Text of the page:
Media Highlight: Traditional Chinese Dance in Working with Trauma

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Ilene A. Serlin

APA Symposium (2022, August)

Trauma, Creativity, and Diversity: Our Inherent Resilience

During APA 2022, I had the pleasure of presenting a CE program with an outstanding and diverse group of colleagues from Division 56. The session was well-attended with standing room only. I am a psychologist and also a dance therapist. As a dancer, I began with folk dance, and have traveled around much of the world learning and exchanging dances with local people in community celebrations and rituals. As a dance therapist I worked with autistic children in psychiatric hospitals and women’s breast cancer support groups, and noticed how much trauma is held and expressed in the body. As a psychologist, I have worked with trauma in natural disasters and manmade traumas, and there, also found that trauma could be expressed and relieved through the body.

After several summers working with Syrian women refugees in Jordan, and using belly dance and the debka circle dance, I understood how embodied expression needed to be culturally sensitive. And the arts are particularly useful, as symbolic and nonverbal bridges that cross cultures and work with whole communities.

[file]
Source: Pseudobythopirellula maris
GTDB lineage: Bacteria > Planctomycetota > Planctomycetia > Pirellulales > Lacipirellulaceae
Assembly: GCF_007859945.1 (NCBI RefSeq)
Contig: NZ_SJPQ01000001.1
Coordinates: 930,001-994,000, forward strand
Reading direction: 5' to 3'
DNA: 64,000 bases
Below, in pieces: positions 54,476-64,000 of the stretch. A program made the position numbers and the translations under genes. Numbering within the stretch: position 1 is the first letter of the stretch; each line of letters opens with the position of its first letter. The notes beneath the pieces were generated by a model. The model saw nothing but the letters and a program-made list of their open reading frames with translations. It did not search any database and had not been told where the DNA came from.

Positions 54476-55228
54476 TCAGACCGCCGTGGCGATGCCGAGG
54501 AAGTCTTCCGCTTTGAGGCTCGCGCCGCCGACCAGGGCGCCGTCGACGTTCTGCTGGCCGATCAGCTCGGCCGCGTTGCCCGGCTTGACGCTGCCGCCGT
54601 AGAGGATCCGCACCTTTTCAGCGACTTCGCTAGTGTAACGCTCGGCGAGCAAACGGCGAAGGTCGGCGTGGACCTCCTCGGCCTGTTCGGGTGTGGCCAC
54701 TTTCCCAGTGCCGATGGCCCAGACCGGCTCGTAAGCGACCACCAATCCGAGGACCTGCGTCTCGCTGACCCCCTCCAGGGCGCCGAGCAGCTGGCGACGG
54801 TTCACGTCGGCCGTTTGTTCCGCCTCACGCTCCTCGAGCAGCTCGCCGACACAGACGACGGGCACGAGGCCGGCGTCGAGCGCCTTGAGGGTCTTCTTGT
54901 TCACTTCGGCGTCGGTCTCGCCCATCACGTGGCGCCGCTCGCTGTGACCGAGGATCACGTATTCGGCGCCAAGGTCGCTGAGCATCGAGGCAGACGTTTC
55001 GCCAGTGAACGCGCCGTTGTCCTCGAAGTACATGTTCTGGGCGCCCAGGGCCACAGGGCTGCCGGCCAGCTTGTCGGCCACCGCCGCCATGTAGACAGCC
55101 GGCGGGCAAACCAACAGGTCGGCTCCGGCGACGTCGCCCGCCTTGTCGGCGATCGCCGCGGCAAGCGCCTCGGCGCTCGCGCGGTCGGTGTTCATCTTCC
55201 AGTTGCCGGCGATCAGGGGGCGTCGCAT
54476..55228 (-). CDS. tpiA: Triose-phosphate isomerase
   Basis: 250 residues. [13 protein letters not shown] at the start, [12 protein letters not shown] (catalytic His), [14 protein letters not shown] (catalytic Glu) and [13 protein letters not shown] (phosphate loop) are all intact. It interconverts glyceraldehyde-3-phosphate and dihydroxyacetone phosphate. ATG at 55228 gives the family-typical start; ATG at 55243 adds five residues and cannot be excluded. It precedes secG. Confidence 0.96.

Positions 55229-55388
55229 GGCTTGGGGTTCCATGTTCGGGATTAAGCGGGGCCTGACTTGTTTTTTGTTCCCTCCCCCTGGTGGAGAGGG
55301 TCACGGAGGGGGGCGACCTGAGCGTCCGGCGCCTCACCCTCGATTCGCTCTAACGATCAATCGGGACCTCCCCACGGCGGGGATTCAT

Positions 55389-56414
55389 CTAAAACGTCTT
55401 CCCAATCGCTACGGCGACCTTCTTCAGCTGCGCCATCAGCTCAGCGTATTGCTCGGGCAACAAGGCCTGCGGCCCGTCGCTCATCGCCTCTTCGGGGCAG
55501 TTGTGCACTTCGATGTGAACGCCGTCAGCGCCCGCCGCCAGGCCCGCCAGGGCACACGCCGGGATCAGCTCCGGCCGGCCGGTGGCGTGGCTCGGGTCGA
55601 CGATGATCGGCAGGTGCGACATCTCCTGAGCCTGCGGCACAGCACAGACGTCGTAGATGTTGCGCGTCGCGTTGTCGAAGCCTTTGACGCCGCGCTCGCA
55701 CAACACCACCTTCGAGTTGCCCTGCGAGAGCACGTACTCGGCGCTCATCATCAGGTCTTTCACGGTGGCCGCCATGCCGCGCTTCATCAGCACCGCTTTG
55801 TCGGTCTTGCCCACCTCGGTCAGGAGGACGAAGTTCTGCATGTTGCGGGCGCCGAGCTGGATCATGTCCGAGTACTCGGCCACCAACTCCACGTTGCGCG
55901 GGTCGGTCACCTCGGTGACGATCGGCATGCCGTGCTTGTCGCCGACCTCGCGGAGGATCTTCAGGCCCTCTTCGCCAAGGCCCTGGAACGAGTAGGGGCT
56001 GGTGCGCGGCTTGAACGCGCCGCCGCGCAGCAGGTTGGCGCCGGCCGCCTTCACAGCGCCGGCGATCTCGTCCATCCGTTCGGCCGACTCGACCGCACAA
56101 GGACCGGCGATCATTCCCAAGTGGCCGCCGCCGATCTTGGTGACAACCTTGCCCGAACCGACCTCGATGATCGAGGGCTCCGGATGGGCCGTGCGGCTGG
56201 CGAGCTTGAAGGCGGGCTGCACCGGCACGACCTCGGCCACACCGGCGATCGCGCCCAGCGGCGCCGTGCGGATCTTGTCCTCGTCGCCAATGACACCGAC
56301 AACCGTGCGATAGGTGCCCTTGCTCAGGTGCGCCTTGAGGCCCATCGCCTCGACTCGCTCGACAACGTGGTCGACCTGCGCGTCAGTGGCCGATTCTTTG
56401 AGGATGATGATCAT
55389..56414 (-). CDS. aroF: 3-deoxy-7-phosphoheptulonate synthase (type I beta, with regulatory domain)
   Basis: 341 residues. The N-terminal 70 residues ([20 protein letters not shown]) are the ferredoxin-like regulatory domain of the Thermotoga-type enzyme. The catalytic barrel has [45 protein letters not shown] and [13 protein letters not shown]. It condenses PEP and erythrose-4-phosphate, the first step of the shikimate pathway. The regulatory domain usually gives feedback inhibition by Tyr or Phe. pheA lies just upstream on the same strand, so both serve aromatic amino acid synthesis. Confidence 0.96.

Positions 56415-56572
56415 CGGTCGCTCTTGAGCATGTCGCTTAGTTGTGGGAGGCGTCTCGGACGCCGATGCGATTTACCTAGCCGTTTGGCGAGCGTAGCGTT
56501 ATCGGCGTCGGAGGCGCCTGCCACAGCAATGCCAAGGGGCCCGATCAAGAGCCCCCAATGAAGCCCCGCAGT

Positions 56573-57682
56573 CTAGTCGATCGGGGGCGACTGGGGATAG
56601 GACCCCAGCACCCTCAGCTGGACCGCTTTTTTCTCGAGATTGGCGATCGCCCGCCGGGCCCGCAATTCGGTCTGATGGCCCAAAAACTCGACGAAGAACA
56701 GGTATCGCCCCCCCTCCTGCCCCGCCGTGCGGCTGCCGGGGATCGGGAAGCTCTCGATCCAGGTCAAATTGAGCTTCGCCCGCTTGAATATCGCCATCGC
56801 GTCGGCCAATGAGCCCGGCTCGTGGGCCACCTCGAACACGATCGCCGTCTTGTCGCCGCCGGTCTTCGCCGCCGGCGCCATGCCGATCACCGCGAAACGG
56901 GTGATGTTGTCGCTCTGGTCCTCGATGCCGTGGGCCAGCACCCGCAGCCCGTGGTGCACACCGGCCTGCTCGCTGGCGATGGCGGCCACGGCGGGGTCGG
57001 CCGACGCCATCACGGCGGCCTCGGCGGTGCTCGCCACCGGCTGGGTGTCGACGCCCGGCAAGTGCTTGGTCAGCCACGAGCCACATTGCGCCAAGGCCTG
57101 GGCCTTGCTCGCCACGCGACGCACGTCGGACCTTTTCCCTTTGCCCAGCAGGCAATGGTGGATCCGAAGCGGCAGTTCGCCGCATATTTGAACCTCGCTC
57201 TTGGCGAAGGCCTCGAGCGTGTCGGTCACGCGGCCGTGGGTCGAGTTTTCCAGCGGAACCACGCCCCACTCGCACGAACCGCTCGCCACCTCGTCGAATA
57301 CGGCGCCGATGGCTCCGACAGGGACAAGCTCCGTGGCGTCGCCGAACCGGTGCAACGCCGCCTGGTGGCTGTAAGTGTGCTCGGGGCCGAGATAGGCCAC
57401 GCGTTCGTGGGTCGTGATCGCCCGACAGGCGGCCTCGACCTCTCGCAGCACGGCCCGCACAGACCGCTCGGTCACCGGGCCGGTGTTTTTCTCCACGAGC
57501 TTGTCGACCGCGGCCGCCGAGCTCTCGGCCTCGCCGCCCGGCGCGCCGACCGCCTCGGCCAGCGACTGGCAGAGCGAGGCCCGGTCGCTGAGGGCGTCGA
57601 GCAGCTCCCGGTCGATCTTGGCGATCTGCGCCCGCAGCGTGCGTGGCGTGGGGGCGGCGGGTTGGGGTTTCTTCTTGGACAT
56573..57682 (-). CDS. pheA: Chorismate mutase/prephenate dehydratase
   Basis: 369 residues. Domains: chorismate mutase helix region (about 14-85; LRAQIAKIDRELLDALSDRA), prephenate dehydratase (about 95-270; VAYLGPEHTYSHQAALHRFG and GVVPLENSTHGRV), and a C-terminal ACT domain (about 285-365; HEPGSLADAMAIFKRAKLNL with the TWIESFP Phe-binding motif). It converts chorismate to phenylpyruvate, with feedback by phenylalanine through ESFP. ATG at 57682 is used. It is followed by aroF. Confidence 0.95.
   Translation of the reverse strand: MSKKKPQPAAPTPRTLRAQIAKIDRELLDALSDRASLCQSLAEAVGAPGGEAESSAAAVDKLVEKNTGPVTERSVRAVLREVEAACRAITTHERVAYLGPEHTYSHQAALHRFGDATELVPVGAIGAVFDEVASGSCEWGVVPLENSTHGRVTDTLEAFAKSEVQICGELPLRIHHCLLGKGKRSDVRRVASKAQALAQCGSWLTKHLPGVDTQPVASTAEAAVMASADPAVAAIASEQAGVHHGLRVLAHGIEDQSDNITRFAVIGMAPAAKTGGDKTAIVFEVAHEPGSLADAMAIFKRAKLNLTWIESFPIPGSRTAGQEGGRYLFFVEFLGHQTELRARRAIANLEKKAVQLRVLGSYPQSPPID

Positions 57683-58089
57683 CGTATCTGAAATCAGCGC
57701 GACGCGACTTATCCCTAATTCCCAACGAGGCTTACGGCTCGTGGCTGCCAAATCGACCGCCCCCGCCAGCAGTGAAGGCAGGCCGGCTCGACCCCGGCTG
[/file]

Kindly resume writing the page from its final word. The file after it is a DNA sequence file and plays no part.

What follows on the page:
The video I shared at this APA presentation was of a Chinese woman who went through the cultural revolution. We knew each other through a class I taught and so she asked for a session. Live sessions are rarely caught on camera, but she allowed the translator to use her camera. The film is highly edited into this 5- minute segment, but it tries to capture the stages of culturally-sensitive, trauma-informed, dance therapy. Since the expressive therapies are so powerful, great care and good clinical judgment must be used. In the video, several stages of this therapy are shown: grounding, stabilizing, supporting, containing, attuning, mirroring, creating dialogue, and finding natural uplifting together. To continue reading click here.